RYCO Tests & Validates Hydraulic Hose Assemblies. Have you ever wondered how hydraulic hose coupling manufacturers validate their designs before releasing them for sale to the market?
There are applications that combine working conditions of pressure, temperature, flexing, aging and mechanical loads that engineers must take into consideration.
Think of hydraulic hammers as they pound into rocks, tree harvesting machines as they lift and tilt huge tree trunks, ground engaging tools on backhoes suddenly hitting a rock or root hydrostatic transmissions suddenly being thrown into reverse gear while travelling forward. All these applications and many more put great stresses on hydraulic hose assemblies.
RYCO tests and validates hose assemblies to the highest temperatures and smallest bend radius to mimic the great stresses and working pressures within various applications.
Common Hose Assembly Validation Tests
1. Proof test
Increasing the pressure of the hose assembly to 2x maximum working pressure for a duration of 60 seconds.
2. Burst Test
Increasing the pressure of the hose assembly until the assembly fails.
3. Impulse Test
A dynamic (fatigue) test is required to test the hose assembly to its limits.
There are many pressure changes that occur within a hose over its lifetime, not to mention the temperature changes, bending and flexing. All of these factors demand the hose to coupling interface be able to withstand the most demanding scenarios thrown at it.
For this reason, the Society of Automotive Engineers, SAE, long ago developed Specification SAE J343: “Test and Test Procedures for SAE 100R Series Hydraulic Hose and Hose Assemblies”.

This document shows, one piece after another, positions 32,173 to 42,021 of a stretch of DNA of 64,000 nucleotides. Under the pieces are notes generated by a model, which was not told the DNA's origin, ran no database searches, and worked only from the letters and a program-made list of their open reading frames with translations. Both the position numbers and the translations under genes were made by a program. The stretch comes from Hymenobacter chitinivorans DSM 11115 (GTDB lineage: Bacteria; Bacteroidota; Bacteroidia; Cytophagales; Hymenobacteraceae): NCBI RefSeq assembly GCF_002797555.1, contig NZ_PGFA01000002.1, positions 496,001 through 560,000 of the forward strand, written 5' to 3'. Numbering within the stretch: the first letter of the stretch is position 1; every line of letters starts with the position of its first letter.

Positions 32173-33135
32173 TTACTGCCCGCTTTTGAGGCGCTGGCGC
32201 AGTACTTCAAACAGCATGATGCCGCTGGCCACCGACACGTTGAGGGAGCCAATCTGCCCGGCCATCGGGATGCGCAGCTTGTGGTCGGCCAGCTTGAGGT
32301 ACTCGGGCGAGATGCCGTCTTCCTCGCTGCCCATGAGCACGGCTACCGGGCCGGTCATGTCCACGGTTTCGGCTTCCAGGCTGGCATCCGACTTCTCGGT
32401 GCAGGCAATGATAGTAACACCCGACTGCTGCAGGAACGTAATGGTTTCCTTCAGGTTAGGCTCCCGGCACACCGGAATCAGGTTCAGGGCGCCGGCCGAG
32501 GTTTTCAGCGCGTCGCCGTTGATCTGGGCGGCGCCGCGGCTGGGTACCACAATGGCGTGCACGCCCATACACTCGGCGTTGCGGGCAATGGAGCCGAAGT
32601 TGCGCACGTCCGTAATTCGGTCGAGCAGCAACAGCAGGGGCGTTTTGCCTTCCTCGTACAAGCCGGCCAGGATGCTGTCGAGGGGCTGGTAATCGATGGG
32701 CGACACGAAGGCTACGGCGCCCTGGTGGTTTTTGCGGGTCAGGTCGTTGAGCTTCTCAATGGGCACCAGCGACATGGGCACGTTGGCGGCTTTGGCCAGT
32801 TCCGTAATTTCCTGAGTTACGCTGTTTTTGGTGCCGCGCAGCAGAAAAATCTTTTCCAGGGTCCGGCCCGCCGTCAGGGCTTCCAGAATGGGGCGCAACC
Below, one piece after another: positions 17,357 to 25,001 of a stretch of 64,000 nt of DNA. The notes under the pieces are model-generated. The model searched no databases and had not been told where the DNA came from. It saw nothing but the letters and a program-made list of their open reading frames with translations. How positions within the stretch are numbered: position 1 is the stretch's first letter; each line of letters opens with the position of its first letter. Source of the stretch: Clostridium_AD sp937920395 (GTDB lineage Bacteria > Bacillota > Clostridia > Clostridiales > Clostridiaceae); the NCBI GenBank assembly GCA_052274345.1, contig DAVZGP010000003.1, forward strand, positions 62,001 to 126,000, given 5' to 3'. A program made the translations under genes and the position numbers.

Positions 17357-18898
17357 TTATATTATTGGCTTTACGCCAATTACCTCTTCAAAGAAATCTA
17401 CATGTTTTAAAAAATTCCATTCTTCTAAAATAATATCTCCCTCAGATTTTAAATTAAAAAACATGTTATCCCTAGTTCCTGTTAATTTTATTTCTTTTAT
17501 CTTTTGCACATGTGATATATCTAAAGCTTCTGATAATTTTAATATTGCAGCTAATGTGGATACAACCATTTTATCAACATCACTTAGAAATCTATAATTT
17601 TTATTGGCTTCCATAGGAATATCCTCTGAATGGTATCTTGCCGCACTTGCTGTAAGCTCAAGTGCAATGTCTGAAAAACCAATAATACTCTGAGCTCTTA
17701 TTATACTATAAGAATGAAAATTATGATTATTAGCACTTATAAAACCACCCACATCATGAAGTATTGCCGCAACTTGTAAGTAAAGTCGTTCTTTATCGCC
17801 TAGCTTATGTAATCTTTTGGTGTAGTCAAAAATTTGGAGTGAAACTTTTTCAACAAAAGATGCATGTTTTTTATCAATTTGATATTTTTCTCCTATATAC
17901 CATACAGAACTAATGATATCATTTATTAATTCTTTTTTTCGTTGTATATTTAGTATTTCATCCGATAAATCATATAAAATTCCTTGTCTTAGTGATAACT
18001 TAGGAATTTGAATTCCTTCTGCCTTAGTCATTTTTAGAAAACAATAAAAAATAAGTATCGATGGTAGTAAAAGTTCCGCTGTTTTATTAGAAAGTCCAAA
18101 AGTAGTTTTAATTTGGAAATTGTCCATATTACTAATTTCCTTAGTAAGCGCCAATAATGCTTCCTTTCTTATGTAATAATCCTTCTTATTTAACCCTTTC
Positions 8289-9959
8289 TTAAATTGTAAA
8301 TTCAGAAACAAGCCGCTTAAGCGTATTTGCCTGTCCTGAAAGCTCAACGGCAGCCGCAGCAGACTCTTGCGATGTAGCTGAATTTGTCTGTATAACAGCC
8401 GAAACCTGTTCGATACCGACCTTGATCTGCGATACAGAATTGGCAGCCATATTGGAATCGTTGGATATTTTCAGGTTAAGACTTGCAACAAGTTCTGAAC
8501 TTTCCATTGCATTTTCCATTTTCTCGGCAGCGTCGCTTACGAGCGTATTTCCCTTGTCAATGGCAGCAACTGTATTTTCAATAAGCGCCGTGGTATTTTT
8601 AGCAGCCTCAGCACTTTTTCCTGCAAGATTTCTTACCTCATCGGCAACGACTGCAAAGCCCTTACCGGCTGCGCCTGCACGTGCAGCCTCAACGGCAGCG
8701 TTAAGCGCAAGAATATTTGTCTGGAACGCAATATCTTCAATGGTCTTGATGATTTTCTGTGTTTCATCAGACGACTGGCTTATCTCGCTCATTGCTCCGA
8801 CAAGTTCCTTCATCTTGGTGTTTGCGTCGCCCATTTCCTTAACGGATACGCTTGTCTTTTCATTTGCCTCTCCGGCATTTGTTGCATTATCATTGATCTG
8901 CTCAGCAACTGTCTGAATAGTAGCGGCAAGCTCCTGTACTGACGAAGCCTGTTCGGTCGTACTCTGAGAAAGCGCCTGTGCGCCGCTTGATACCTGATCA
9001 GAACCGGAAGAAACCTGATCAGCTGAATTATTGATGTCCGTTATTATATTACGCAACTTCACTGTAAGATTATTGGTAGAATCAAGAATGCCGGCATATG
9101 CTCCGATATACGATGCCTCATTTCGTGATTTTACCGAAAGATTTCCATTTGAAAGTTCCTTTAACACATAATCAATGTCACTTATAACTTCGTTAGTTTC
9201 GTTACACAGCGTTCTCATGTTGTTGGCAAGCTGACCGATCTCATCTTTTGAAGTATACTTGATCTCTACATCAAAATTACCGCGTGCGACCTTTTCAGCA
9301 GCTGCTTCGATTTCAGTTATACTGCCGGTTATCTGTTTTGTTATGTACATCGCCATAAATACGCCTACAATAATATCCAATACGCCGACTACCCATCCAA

There are also similar tests covered by:
- AS (Australian Standards)
- EN (European Norman)
- DIN (Deutsche Industrie Normen)
- ISO (International Standards Organisation)
These impulse tests subject the hose assembly to a specified number of impulses (very sharp and quick pressure peaks), at 100% to 133% of the hose’s maximum working pressure, at maximum working temperature, while being bent to minimum bend radius in either a 90° or 180° bend (depending on bore size).
The combined factors of the extremely rapid pressure rise and release, high temperature, and tight bends, over a large number of pressure impulse cycles soon sorts out the good designs from the bad.
These conditions are tightly controlled, to ensure that the hose assembly is subjected to appropriate stresses before being approved.
Read more about impulse testing procedures: Impulse Testing – Using the Impulse Curve in Testing.
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If you would like to know more about RYCO’s Impulse Testing procedures, contact our RYCO Hydraulics Customer Service team or fill out our contact form.
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